Math books add learning to love of literature

June 29, 2009

Allow your school-age kids and teens to have fun with math over the long vacation with some of these books that have entertaining and interesting math concepts.

“A Million Dots”

By Andrew Clements, illustrated by Mike Reed

For ages: 7-10

The premise of “A Million Dots” is to visually show its readers just how much a million is, and it does so by counting dots. Just by looking at the cover, readers will know that this book will be exciting with its colorful, dancing letters. When readers open up the book, they find an orange colored page with no illustrations. This allows Clements to start out slowly, explaining his topic. He shows readers what 10, 100 and 500 computer-generated black dots look like on a page. Readers will be surprised to see that even 1,000 dots on a page do not look like much, because they only take up a small portion of it. However on the next several pages, Seurat-like artwork created by Mike Reed incorporates dots to explain the concept of 1 million. Each picture is labeled with the amount of dots used to create it, as well as a tally of how many dots have been used in the book so far. Interestingly, each illustration’s dot total correlates to a numerical fact. For example, a picture of the world with an outer-space view used 24,901 dots, which is the number of miles around the Earth’s equator. Another picture of milk jugs tells readers that it would take 200,000 pennies to fill up 22 1-gallon milk containers. These illustrations go on to count 999,999 dots, leaving the last dot a special page all its own where Clements reminds us that 1,000,000 is a lot of dots.

“An Abundance of Katherines”

By John Green

Dutton, 2006

For ages: Teen

In this teen novel, award-winning author John Green explores higher mathematics though his protagonist Colin. When readers meet child prodigy Colin, he has just graduated from his Chicago high school and also just has been dumped by his girlfriend, Katherine. Colin is a quirky young man who enjoys anagramming the names of things, as well as dating only girls named Katherine, 19 in fact. With real math diagrams, Colin devises a theory that he hopes will predict his future with girls. Facing the reality that he is single and possibly intellectually washed up, Colin and his best friend embark on a summer road trip. Along the way, Colin and Hassan make an unplanned stop in Tennessee where Colin meets a girl named Lindsey who could change everything. This book is full of sarcastic, nonmathematical dialogue and, with the use of footnotes, Green gives readers a lot of back story without going off on long-winded tangents. Also included is an extensive index with a full explanation of the math Colin discusses. The index is written by a mathematics professor from the University of Chicago, and it could be an interesting inclusion in high-school math classes.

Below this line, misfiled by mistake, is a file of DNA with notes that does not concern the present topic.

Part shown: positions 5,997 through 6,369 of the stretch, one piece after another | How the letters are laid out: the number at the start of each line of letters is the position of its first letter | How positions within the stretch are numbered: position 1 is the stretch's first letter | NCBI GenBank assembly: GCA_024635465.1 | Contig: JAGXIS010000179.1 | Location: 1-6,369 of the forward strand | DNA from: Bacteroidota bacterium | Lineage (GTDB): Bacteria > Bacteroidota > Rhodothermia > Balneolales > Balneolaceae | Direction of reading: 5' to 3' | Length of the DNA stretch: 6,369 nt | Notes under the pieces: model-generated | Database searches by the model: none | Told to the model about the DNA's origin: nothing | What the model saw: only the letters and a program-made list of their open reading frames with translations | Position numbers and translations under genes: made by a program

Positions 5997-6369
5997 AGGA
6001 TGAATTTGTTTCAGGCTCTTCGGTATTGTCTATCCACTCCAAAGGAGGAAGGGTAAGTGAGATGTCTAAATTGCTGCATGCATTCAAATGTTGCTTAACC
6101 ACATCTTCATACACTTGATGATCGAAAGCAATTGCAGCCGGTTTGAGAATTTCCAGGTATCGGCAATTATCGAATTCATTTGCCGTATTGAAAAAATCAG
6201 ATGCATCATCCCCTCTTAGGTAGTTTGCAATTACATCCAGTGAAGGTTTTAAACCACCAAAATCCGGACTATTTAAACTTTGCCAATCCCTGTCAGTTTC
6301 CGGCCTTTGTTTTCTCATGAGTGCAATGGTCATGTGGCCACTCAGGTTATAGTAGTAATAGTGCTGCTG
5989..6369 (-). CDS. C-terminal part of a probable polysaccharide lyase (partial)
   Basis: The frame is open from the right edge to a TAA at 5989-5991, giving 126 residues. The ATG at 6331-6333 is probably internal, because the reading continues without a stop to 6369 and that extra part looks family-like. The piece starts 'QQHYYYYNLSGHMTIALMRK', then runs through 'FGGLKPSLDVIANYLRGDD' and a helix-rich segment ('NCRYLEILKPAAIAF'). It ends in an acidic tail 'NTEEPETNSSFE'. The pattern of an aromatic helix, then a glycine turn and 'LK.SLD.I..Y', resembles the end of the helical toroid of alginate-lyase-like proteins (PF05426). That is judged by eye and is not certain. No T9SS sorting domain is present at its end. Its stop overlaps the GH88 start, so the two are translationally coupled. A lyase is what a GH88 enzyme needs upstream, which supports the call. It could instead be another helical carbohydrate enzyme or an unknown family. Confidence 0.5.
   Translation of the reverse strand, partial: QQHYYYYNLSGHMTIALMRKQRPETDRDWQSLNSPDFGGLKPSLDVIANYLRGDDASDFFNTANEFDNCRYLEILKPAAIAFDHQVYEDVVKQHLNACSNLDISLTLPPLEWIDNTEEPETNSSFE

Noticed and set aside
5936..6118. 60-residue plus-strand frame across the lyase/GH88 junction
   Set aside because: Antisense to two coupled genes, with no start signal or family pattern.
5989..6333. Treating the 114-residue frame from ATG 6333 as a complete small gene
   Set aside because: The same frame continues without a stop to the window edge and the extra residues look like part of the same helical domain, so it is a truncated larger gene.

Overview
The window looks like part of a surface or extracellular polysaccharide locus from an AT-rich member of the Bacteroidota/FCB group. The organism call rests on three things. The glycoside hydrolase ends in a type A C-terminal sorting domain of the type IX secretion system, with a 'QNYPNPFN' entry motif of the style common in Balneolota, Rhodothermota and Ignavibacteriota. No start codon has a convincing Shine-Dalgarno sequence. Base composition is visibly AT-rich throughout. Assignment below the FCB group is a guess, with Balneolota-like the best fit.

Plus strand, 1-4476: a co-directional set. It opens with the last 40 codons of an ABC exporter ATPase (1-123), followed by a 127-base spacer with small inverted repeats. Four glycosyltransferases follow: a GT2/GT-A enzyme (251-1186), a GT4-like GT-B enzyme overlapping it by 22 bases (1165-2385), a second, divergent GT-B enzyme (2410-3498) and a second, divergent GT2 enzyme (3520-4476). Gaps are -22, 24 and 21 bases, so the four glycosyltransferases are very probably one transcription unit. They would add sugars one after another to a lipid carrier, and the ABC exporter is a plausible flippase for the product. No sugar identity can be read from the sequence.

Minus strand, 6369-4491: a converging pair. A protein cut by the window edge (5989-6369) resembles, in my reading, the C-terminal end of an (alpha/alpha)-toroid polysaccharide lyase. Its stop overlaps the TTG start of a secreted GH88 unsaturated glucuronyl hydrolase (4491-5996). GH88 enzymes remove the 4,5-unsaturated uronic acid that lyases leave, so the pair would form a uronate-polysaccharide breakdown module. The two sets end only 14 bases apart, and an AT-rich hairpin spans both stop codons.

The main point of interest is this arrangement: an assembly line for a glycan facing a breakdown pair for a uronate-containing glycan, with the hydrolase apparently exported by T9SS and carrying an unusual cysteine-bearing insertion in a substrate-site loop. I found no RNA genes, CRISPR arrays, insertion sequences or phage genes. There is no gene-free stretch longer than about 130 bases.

“Math Curse”

By Jon Scieszka, illustrated by Lane Smith

For ages: 6-10

In this number-crunching picture book, children will be challenged right along with the young student protagonist who is haunted by what her math teacher has said the day before: that almost everything can be thought of as a math problem. When our unnamed math hero wakes up the next day, she is cursed! She cannot stop thinking about typical math problems throughout her day. Each page spread has interesting earthy-colored, collagelike illustrations. Their dreamlike quality gives great visuals for children interested in solving the problems. The narrator states her math challenges, allowing readers to help solve them. The math concepts range from basic to more complex ones about subjects like time problems, graphs, measurements, multiplication, fractions and even basic algebra.

“Sir Cumference and the First Round Table: A Math Adventure”

By Cindy Neuschwander, illustrated by Wayne Geehan

Charlesbridge, 1997

For ages: 8-12

In this mathematical spoof of Camelot, we meet Sir Cumference who is one of King Arthur’s most trusted knights. Camelot is facing the possibility of war, so King Arthur and his knights meet to discuss strategy. Sir Cumference has to shout to be heard at the end of the king’s long, rectangular table. His wife, Lady Di of Ameter, and his son, Radius, help him work through many different shaped tables until they decide that a round table would be the most efficient. Shapes such as parallelograms, triangles, octagons and diamonds are discussed and shown in illustrations as the carpenter’s drawings. Also covered are the concepts of diameter, radius and circumference. Colorful pen-and-ink drawings of Camelot make this story come to life. If readers enjoy this book, Sir Cumference has other math adventures, including Sir Cumference and the Dragon of Pi, Sir Cumference and the Sword in the Cone and Sir Cumference and the Great Knight of Angleland.